|Previous Section||Index||Home Page|
Mr. Robathan: To ask the Secretary of State for Education and Skills what progress has been made on (a) inclusion of information on acquired brain injury in the new guidance on the education of sick children and (b) inclusion of guidance for health professionals on the particular special educational needs of children with acquired brain injury. 
Mr. Timms: We will be including information on acquired brain injury in the new guidance on the education of sick children to heighten the awareness of the educational needs of pupils with ABI. The new guidance is currently being drafted and it is expected that it will be issued in September 2001.
The importance of close liaison between education and health services to cover all issues that may effect learning for children and young people with acquired brain injury will be highlighted in guidance on the role of health professionals to be issued in the summer.
27 Jun 2001 : Column: 108W
Mr. Timms: We are committed to ensuring that children enjoy writing and develop the skills they need in order to express themselves clearly and creatively. The National Literacy Strategy "Framework for Teaching" ensures that primary school pupils are taught to write independently from an early stage, and that they are given opportunities to undertake a wide range of writing. In May 2001, we published practical guidance for teachers of four to seven-year-olds on "Developing Early Writing", which emphasises the role of imaginative play and talk in improving writing in the first years of school.
Mr. Timms: The Government's view remains that the relative merits of three and two-tier systems of school organisation are a matter for local discussion and determination. Schools should be organised in a way which supports the delivery of the highest possible standards of education and which also reflects parental preference. Local education authorities and school governing bodies, rather than central Government, are best placed to decide on which pattern of provision is most effective for their area.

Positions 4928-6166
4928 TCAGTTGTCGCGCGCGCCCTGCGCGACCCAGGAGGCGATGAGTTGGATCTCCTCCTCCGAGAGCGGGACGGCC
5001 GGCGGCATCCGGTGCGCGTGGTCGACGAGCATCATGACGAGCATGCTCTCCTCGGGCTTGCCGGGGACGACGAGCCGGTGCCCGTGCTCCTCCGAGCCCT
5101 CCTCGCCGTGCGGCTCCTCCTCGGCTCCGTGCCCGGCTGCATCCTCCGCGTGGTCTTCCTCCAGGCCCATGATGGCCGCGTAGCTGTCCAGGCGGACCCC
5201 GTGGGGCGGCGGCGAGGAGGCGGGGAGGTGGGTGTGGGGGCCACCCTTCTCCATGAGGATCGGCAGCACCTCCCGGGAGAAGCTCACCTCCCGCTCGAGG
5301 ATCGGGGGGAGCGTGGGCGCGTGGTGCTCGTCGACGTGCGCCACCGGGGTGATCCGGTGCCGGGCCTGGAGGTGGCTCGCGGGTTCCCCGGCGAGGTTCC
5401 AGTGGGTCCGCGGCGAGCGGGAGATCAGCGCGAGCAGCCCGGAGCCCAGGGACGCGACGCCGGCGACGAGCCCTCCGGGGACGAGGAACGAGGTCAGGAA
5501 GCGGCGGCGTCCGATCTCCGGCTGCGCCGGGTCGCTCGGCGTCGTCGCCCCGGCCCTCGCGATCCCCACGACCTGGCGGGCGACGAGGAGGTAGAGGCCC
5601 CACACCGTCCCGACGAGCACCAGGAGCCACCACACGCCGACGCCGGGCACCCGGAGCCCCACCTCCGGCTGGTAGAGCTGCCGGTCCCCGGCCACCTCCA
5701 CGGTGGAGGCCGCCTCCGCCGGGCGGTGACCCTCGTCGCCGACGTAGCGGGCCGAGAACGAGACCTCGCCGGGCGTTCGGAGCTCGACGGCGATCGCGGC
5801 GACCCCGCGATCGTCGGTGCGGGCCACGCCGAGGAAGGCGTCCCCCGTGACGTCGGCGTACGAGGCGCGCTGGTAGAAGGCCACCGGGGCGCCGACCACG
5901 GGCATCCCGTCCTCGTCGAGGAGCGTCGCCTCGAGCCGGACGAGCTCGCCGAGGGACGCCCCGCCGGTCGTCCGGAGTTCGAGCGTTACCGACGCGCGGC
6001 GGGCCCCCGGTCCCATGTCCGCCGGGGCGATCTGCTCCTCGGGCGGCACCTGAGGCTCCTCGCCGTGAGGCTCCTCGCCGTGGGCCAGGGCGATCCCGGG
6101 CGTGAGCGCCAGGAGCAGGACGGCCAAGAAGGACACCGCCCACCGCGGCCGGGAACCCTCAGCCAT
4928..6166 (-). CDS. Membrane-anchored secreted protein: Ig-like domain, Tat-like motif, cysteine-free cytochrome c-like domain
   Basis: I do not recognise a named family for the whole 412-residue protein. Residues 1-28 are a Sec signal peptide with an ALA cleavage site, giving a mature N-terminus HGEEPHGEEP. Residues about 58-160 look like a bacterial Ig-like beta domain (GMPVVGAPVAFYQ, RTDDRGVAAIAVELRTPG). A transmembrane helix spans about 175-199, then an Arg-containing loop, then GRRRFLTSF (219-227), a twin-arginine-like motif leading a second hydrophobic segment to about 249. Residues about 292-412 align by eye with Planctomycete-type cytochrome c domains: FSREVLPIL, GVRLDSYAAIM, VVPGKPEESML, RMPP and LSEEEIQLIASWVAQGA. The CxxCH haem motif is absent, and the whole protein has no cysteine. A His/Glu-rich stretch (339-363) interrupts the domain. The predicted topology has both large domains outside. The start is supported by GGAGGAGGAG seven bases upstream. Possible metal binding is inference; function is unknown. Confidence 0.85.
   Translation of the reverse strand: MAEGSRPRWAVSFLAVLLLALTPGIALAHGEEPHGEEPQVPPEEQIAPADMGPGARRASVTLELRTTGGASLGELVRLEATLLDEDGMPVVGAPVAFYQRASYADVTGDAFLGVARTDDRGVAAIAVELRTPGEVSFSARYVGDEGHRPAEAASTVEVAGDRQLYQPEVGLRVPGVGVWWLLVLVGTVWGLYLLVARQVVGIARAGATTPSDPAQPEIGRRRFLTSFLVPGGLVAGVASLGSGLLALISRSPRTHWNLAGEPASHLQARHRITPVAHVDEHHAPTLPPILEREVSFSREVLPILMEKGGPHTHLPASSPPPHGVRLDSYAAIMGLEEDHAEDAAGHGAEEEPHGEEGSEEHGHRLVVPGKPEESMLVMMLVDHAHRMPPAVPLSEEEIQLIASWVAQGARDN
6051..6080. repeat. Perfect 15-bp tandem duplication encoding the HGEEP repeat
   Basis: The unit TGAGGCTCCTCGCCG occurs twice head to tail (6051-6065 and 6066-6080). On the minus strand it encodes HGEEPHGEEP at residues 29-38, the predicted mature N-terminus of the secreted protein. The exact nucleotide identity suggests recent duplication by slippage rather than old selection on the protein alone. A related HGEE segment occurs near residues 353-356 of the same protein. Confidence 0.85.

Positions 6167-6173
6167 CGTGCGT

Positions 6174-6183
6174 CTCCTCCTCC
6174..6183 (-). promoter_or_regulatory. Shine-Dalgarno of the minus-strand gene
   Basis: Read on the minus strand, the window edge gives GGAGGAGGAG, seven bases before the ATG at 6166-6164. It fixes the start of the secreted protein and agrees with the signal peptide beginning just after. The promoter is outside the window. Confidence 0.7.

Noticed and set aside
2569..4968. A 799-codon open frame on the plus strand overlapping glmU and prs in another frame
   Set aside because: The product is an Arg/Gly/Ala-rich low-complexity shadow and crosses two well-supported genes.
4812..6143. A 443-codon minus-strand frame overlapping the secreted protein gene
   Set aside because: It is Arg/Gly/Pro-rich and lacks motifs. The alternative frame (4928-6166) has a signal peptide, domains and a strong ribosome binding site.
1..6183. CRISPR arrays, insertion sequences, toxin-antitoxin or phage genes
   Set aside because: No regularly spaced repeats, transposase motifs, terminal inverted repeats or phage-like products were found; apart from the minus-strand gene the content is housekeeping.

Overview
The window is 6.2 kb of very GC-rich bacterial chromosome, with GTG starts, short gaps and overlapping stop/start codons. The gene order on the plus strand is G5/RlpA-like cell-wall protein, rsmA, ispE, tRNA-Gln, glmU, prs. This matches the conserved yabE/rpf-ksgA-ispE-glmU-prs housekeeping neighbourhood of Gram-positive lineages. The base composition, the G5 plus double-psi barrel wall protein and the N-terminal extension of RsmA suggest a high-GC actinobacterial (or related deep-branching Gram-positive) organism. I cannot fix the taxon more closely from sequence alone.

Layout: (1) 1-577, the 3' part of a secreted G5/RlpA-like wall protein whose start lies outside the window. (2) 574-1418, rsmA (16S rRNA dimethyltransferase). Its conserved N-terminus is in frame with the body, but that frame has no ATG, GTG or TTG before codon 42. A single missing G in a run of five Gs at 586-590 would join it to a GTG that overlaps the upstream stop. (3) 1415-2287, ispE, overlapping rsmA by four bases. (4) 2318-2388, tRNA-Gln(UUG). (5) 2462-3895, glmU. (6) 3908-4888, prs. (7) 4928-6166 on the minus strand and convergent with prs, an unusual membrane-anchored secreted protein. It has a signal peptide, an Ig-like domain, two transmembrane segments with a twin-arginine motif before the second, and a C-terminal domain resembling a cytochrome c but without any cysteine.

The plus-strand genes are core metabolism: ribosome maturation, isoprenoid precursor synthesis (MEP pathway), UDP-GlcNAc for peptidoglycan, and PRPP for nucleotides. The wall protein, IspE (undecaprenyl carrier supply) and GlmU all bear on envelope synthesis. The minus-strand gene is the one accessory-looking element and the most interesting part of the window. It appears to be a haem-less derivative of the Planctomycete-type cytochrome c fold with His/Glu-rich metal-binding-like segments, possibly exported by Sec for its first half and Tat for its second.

Miss McIntosh: To ask the Secretary of State for Education and Skills how many (a) primary and (b) secondary school teachers were working in (i) North Yorkshire and (ii) City of York local education authorities on 1 May and projected for 1 May 2002. 
|City of York||650||650|
|City of York||640||660|
|City of York||1,290||1,320|
Totals may not be the sum of the component parts because of rounding
27 Jun 2001 : Column: 109W
Mr. Chaytor: To ask the Secretary of State for Environment, Food and Rural Affairs if she will place in the Library a copy of the report by Arthur D. Little Consultants on the economic case for the Sellafield MOX plant. 
Mr. Meacher [holding answer 26 June 2001]: Yes. We intend to publish the report as soon as possible, excluding only that material--such as contract prices--whose publication would cause unreasonable commercial damage to BNFL's commercial operations or to the economic case for the MOX plant itself. We propose to allow people four weeks for comment.
Mr. Gareth R. Thomas: To ask the Secretary of State for Environment, Food and Rural Affairs what decisions she has reached about the possible use of economic instruments in relation to water abstraction. 
Mr. Meacher: The Department is publishing tomorrow a paper entitled "Tuning Water Taking". This sets out Government decisions following consultation last year on the use of economic instruments in relation to water abstraction in England and Wales. Copies will be placed in the Library of the House.